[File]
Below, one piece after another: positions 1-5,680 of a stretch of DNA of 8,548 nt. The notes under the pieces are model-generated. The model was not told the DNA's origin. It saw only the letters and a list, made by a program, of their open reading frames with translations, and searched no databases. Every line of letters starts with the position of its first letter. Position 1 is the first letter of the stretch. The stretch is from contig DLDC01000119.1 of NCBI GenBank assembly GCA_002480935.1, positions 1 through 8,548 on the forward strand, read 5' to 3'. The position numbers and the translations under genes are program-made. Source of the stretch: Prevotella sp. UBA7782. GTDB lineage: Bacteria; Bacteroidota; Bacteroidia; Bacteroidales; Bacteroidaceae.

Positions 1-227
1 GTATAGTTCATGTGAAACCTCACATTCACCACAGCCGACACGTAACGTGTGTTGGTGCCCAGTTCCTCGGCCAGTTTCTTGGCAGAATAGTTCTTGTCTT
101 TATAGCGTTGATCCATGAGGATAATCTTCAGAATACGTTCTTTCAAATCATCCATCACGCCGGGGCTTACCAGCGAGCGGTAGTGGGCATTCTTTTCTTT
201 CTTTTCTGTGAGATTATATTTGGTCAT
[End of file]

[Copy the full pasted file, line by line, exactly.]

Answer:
Below, one piece after another: positions 1-5,680 of a stretch of DNA of 8,548 nt. The notes under the pieces are model-generated. The model was not told the DNA's origin. It saw only the letters and a list, made by a program, of their open reading frames with translations, and searched no databases. Every line of letters starts with the position of its first letter. Position 1 is the first letter of the stretch. The stretch is from contig DLDC01000119.1 of NCBI GenBank assembly GCA_002480935.1, positions 1 through 8,548 on the forward strand, read 5' to 3'. The position numbers and the translations under genes are program-made. Source of the stretch: Prevotella sp. UBA7782. GTDB lineage: Bacteria; Bacteroidota; Bacteroidia; Bacteroidales; Bacteroidaceae.

Positions 1-227
1 GTATAGTTCATGTGAAACCTCACATTCACCACAGCCGACACGTAACGTGTGTTGGTGCCCAGTTCCTCGGCCAGTTTCTTGGCAGAATAGTTCTTGTCTT
101 TATAGCGTTGATCCATGAGGATAATCTTCAGAATACGTTCTTTCAAATCATCCATCACGCCGGGGCTTACCAGCGAGCGGTAGTGGGCATTCTTTTCTTT
201 CTTTTCTGTGAGATTATATTTGGTCAT